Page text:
social research and what constitutes a relationship between variables
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social research and what constitutes a relationship between variables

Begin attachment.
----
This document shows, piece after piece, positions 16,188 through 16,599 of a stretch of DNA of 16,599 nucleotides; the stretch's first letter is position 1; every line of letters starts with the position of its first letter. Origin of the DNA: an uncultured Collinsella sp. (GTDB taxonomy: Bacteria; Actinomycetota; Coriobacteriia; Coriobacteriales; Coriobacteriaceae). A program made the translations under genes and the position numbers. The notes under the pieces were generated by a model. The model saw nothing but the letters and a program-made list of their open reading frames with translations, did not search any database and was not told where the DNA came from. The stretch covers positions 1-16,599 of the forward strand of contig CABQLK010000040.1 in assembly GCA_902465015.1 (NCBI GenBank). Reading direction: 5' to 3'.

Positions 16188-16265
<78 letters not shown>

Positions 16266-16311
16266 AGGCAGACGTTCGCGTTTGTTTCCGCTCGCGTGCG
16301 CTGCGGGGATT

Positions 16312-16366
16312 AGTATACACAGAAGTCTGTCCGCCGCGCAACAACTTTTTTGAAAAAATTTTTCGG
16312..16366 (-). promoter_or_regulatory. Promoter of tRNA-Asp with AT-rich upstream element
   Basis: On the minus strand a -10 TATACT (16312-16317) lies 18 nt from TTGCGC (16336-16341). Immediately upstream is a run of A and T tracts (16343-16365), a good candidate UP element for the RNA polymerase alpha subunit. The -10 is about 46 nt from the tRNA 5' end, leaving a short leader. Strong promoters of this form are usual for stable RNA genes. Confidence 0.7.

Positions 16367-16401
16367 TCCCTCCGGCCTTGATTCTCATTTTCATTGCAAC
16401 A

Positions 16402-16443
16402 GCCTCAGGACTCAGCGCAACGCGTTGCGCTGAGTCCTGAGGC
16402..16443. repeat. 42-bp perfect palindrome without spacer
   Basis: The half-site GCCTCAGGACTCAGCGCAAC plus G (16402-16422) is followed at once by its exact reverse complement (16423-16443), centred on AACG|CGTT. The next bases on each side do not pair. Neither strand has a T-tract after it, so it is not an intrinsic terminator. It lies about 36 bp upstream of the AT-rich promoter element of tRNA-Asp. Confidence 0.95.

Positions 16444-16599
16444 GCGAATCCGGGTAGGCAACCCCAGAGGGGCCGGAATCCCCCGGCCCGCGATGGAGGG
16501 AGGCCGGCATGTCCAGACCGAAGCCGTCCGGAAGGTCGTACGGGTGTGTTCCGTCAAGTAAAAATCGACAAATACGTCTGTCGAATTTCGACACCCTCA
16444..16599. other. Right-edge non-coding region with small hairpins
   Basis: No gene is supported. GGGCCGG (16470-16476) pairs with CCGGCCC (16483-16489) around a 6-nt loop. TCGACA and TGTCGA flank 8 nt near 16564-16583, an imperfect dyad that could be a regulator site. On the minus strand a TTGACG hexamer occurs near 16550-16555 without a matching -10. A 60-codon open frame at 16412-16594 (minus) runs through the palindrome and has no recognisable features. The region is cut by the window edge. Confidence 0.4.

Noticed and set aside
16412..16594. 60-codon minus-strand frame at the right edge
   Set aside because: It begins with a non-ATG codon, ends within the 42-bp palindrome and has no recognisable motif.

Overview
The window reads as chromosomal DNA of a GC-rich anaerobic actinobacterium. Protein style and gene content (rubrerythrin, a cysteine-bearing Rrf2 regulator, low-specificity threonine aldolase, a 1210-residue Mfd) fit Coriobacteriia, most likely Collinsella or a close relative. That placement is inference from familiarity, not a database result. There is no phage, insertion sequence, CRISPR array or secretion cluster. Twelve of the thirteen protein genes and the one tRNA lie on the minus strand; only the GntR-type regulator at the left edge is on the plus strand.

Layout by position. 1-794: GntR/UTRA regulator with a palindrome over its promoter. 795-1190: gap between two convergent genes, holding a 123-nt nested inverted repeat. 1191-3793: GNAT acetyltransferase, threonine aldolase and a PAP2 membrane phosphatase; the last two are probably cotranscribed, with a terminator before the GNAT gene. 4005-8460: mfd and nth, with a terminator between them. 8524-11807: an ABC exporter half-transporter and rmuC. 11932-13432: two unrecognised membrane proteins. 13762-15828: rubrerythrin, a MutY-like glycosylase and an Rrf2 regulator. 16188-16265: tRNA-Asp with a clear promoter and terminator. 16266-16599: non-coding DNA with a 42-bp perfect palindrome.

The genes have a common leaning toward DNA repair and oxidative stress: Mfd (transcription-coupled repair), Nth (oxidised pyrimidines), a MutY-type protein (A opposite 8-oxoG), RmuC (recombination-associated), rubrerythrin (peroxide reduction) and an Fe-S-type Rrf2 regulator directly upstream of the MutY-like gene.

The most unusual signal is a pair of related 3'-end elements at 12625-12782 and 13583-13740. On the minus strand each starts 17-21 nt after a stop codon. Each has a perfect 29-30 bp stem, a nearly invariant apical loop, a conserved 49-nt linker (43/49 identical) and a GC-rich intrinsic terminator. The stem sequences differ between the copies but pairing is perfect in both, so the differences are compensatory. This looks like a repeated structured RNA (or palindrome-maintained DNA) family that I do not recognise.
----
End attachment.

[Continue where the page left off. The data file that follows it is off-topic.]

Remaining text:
For this discussion, please start by reviewing the two documents linked in your Supplemental reading 2 file – these are an overview of what we call variables in social research and what constitutes a relationship between variables. For this post, please choose one of the demographic variables explored in your text: age, race/ethnicity, sex/gender or SES and discuss its relationship with health. In your discussion, please make judicious use of the information from both the main reading and the supplemental resources, and make sure to use your own examples to illustrate your points. this is the articles that you going to use to answer the question. Variables You won’t be able to do very much in research unless you know how to talk about variables. A variable is any entity that can take on different values. OK, so what does that mean? Anything that can vary can be considered a variable. For instance, age can be considered a variable because age can take different values for different people or for the same person at different times. Similarly, country can be considered a variable because a person’s country can be assigned a value. Variables aren’t always ‘quantitative’ or numerical. The variable city consists of text values like New York or Sydney. We can, if it is useful, assign quantitative values instead of (or in place of) the text values, but we don’t have to assign numbers in order for something to be a variable. It’s also important to realize that variables aren’t only things that we measure in the traditional sense. For instance, in much social research and in program evaluation, we consider the treatment or program to be made up of one or more variables (i.e., the cause’ can be considered a variable). An educational program can have varying amounts of ‘time on task’, ‘classroom settings’, ‘student-teacher ratios’, and so on. So even the program can be considered a variable (which can be made up of a number of sub-variables). An attribute is a specific value on a variable. For instance, the variable Student grade has two attributes: pass and fail. Or, the variable agreement might be defined as having five attributes: 1 = strongly disagree 2 = disagree 3 = neutral 4 = agree 5 = strongly agree Another important distinction having to do with the term ‘variable’ is the distinction between an independent and dependent variable. This distinction is particularly relevant when you are investigating cause-effect relationships. It took me the longest time to learn this distinction. (Of course, I’m someone who gets confused about the signs for ‘arrivals’ and ‘departures’ at airports – do I go to arrivals because I’m arriving at the airport or does the person I’m picking up go to arrivals because they’re arriving on the plane!). I originally thought that an independent variable was one that would be free to vary or respond to some program or treatment, and that a dependent variable must be one that depends on my efforts (that is, it’s the treatment). But this is entirely backwards! In fact the independent variable is what you (or nature) manipulates – a treatment or program or cause. The dependent variable is what is affected by the independent variable – your effects or outcomes. For example, if you are studying the effects of a new educational program on student achievement, the program is the independent variable and your measures of achievement are the dependent ones. Finally, there are two traits of variables that should always be achieved. Each variable should be exhaustive, it should include all possible answerable responses. For instance, if the variable is “religion” and the only options are “Protestant”, “Jewish”, and “Muslim”, there are quite a few religions I can think of that haven’t been included. The list does not exhaust all possibilities. On the other hand, if you exhaust all the possibilities with some variables – religion being one of them – you would simply have too many responses. The way to deal with this is to explicitly list the most common attributes and then use a general category like “Other” to account for all remaining ones. In addition to being exhaustive, the attributes of a variable should be mutually exclusive, no respondent should be able to have two attributes simultaneously. While this might seem obvious, it is often rather tricky in practice. For instance, you might be tempted to represent the variable “Employment Status” with the two attributes “employed” and “unemployed.” But these attributes are not necessarily mutually exclusive – a person who is looking for a second job while employed would be able to check both attributes! But don’t we often use questions on surveys that ask the respondent to “check all that apply” and then list a series of categories? Yes, we do, but technically speaking, each of the categories in a question like that is its own variable and is treated dichotomously as either “checked” or “unchecked”, attributes that are mutually exclusive. The Nature of a Relationship While all relationships tell about the correspondence between two variables, there is a special type of relationship that holds that the two variables are not only in correspondence, but that one causes the other. This is the key distinction between a simple correlational relationship and a causal relationship. A correlational relationship simply says that two things perform in a synchronized manner. For instance, there has often been talk of a relationship between ability in math and proficiency in music. In general people who are good in one may have a greater tendency to be good in the other; those who are poor in one may also tend to be poor in the other. If this relationship is true, then we can say that the two variables are correlated. But knowing that two variables are correlated does not tell us whether one causes the other. We know, for instance, that there is a correlation between the number of roads built in Europe and the number of children born in the United States. Does that mean that if we want fewer children in the U.S., we should stop building so many roads in Europe? Or, does it mean that if we don’t have enough roads in Europe, we should encourage U.S. citizens to have more babies? Of course not. (At least, I hope not). While there is a relationship between the number of roads built and the number of babies, we don’t believe that the relationship is a causal one. This leads to consideration of what is often termed the third variable problem. In this example, it may be that there is a third variable that is causing both the building of roads and the birthrate, that is causing the correlation we observe. For instance, perhaps the general world economy is responsible for both. When the economy is good more roads are built in Europe and more children are born in the U.S. The key lesson here is that you have to be careful when you interpret correlations. If you observe a correlation between the number of hours students use the computer to study and their grade point averages (with high computer users getting higher grades), you cannot assume that the relationship is causal: that computer use improves grades. In this case, the third variable might be socioeconomic status – richer students who have greater resources at their disposal tend to both use computers and do better in their grades. It’s the resources that drives both use and grades, not computer use that causes the change in the grade point average. Patterns of Relationships We have several terms to describe the major different types of patterns one might find in a relationship. First, there is the case of no relationship at all. If you know the values on one variable, you don’t know anything about the values on the other. For instance, I suspect that there is no relationship between the length of the lifeline on your hand and your grade point average. If I know your GPA, I don’t have any idea how long your lifeline is. Then, we have the positive relationship. In a positive relationship, high values on one variable are associated with high values on the other and low values on one are associated with low values on the other. In this example, we assume an idealized positive relationship between years of education and the salary one might expect to be making. On the other hand, a negative relationship implies that high values on one variable are associated with low values on the other. This is also sometimes termed an inverse relationship. Here, we show an idealized negative relationship between a measure of self-esteem and a measure of paranoia in psychiatric patients. These are the simplest types of relationships we might typically estimate in research. But the pattern of a relationship can be more complex than this. For instance, the figure on the left shows a relationship that changes over the range of both variables, a curvilinear relationship. In this example, the horizontal axis represents dosage of a drug for an illness and the vertical axis represents a severity of illness measure. As dosage rises, severity of illness goes down. But at some point, the patient begins to experience negative side effects associated with too high a dosage, and the severity of illness begins to increase again.